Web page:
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Environmental Values

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Environmental Values

The Crisis of Ecology: A Phenomenological Perspective

J.M. Howarth

Environmental Values 4(1995): 17-30. doi: 10.3197/096327195776679619

If we are to act properly with regard to the natural world, to protect, preserve, conserve, manage or leave it alone, we need both appropriate knowledge of that world, and a sound foundation for values to guide our actions. The thesis of this paper is that scientific ecology, though some of its interpreters claim it as a 'post-modern' eco-friendly science, in fact, while perhaps not as guilty as other of its post-modern interpreters might claim of the worst excesses of 'modernism', nonetheless does retain the underlying assumptions of modernism. (The 'jargon' will be further explained.) The thesis will be supported by methods drawn from phenomenology. Phenomenological enquiry can reveal and criticise the modernist assumptions, while traditional phenomenological notions, in particular Heidegger's notion of Dwelling and Merleau-Ponty's notion of the body subject, I shall suggest, might form a more eco-friendly framework for enquiring into the character of interactions within the natural world and the basis of values in those interactions.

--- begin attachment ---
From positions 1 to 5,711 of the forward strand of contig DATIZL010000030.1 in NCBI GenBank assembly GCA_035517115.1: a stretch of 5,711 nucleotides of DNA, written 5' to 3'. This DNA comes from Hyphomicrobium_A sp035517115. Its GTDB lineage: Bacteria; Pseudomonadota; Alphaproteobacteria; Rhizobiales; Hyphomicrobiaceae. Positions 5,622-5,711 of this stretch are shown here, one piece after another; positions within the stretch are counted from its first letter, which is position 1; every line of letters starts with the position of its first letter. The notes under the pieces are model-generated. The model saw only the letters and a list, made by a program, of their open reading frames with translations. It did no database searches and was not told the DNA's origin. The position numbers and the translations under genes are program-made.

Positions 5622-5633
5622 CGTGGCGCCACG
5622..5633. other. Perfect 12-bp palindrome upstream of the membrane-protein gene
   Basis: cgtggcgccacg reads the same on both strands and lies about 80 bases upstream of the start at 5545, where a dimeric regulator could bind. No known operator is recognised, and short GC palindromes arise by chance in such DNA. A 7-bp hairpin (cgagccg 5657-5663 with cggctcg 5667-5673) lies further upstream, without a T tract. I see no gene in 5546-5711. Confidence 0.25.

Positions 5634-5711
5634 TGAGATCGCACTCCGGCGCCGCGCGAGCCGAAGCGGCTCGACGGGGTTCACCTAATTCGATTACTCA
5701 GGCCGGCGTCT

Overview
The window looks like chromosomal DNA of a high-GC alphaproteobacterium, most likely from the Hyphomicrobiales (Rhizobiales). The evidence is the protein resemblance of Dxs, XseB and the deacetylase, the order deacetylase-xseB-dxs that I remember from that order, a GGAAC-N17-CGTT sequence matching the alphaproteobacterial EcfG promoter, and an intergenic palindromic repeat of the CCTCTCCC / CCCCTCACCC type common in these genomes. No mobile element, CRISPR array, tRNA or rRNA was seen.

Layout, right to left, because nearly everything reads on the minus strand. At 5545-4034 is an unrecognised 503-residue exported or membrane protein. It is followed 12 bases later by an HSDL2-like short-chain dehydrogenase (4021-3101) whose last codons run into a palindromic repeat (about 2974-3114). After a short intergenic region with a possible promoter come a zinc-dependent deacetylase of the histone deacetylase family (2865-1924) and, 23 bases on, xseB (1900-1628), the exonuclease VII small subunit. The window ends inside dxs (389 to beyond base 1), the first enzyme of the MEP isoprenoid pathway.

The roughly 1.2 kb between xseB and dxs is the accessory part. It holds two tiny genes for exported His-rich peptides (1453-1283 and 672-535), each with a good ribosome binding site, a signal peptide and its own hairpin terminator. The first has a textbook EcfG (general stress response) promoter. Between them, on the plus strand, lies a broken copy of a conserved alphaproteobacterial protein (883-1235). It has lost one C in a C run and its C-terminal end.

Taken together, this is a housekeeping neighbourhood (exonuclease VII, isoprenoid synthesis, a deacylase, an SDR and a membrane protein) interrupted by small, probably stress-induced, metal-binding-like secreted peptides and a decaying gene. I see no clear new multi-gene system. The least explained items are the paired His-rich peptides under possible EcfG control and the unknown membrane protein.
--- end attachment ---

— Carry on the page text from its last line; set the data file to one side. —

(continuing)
KEYWORDS: Phenomenology, ecology, modernism, symbiosis, niche

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